Family Formation during the Baby Boom: Canadian Marriage Trends in Perspective
Danielle Gauvreau, Concordia University
Benoît Laplante, Institut National de la Recherche Scientifique (INRS)
The Baby Boom was as much—if not more—a boom in marriages, than a boom in the number of births and other fertility indicators. We use in this paper newly available census micro-level data to document marriage patterns in Canada during the 20th Century and contrast them according to socioeconomic and cultural variables, in the two most populous provinces of Quebec and Ontario. The baby boom unfolded very differently in these two provinces, with Quebec couples still experiencing a decline in marital fertility during that period, but changes affecting marriage patterns appear to have been very similar. Yet, how many people did get married and at what age was strongly differentiated culturally and socially. The picture that emerges from these analyses is used to examine more closely what could have been the major causes of this rather sudden appetite for marriage.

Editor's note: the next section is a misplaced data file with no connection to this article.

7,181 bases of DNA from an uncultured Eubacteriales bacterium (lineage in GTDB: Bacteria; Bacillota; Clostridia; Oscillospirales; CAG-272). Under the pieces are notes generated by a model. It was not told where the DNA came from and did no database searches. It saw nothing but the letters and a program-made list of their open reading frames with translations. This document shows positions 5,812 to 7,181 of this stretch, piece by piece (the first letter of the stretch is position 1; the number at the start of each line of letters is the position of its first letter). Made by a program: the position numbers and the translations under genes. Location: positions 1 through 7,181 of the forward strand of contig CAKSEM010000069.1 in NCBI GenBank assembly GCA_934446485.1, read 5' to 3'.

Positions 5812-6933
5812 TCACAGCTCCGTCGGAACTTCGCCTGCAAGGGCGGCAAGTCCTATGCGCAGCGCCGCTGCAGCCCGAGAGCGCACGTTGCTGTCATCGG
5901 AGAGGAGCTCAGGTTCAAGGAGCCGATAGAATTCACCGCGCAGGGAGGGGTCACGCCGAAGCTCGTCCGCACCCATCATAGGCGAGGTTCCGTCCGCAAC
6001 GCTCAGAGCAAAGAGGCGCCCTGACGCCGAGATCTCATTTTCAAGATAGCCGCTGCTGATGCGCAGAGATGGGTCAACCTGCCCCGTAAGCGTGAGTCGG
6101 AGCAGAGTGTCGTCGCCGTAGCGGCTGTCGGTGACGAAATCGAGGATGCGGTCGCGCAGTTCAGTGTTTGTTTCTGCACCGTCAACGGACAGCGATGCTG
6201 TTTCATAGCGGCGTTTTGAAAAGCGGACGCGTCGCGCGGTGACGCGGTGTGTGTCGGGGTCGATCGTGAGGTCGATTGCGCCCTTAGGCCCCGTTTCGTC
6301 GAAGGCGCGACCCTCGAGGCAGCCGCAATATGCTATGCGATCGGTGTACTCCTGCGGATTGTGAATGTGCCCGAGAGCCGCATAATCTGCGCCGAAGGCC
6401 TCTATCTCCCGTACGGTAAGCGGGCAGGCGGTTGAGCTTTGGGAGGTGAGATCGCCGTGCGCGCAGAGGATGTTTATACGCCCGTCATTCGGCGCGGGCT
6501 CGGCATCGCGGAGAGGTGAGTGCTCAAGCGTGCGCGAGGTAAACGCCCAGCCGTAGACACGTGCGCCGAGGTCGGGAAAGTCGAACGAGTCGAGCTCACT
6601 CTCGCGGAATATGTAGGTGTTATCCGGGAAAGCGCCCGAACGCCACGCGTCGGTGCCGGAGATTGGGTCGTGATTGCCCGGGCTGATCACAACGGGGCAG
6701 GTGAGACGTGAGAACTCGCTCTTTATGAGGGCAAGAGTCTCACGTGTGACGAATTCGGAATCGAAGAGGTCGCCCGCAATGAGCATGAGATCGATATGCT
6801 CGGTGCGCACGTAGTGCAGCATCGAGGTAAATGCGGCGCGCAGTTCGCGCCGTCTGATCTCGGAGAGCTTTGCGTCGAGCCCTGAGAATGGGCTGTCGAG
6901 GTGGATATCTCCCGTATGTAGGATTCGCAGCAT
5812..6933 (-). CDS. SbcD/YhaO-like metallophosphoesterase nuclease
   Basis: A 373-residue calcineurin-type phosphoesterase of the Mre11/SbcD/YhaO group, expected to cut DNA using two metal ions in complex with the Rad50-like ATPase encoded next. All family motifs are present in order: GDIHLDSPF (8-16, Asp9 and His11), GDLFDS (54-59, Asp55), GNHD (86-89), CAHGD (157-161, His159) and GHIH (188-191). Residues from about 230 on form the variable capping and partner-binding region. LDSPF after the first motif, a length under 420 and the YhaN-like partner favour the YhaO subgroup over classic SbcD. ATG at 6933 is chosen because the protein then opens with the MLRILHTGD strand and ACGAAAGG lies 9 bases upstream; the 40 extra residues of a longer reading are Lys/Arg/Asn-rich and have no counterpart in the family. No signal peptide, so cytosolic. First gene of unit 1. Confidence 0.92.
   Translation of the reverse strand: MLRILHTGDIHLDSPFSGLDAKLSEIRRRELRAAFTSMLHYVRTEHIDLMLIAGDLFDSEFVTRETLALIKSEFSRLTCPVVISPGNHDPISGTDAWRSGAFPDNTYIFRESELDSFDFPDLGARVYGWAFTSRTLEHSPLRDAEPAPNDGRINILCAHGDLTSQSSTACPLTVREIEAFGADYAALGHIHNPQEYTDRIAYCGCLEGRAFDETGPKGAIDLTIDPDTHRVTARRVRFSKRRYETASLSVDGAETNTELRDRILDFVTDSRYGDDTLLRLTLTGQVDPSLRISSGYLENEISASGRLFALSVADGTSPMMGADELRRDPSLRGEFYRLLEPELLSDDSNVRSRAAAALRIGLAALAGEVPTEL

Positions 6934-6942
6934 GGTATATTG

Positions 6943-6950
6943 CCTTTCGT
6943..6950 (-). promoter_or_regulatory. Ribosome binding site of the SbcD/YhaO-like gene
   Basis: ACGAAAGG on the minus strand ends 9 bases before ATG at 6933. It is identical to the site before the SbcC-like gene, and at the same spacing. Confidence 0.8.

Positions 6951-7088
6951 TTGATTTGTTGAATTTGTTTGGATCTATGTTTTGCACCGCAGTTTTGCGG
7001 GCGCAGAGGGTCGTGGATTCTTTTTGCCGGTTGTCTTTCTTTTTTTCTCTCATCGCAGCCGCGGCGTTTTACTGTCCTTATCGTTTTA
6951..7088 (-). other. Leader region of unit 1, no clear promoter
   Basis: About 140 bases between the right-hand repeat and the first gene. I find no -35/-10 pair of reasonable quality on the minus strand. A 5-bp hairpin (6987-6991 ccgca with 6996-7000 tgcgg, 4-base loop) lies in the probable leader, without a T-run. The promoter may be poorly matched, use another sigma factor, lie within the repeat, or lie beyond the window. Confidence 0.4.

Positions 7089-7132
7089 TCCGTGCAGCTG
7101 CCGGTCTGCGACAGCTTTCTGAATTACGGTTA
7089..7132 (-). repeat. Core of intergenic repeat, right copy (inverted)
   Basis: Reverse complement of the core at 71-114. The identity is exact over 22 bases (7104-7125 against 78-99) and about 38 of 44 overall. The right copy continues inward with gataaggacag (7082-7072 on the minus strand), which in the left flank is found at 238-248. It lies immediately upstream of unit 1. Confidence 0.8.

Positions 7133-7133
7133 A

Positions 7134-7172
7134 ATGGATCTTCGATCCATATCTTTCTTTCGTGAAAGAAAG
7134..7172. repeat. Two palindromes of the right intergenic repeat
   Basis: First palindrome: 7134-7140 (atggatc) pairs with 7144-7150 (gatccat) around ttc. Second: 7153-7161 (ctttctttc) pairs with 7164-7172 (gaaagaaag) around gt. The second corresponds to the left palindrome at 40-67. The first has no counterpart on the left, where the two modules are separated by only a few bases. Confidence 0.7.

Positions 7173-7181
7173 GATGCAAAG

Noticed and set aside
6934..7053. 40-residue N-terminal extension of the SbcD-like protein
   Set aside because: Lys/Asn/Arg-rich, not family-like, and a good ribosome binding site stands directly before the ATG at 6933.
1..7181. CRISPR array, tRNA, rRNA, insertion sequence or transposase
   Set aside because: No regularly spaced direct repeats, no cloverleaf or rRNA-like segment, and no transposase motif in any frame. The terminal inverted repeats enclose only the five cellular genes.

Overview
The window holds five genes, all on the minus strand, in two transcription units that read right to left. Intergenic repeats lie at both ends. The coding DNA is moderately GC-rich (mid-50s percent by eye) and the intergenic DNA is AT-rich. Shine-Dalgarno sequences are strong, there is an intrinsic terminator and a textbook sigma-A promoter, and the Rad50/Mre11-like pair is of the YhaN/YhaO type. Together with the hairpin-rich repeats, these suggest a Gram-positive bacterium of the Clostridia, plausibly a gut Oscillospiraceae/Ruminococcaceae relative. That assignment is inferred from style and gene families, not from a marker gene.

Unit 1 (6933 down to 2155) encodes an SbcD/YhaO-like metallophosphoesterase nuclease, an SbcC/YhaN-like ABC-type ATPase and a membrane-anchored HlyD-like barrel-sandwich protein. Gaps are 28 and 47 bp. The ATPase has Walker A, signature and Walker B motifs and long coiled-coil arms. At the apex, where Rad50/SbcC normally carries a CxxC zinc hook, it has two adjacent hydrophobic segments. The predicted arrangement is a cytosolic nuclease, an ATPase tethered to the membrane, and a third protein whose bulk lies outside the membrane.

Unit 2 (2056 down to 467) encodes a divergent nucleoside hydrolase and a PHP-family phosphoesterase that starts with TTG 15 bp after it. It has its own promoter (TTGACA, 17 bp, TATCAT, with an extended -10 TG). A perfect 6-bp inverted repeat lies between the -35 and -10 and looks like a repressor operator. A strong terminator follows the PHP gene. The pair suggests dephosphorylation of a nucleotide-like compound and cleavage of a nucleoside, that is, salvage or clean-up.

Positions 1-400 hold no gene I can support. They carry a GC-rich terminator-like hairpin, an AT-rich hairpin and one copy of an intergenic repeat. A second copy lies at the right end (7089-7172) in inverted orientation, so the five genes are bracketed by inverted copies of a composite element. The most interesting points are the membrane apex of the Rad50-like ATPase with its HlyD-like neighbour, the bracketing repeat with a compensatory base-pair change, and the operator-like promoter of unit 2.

Presented in Session 172: Marriage in Historical Perspective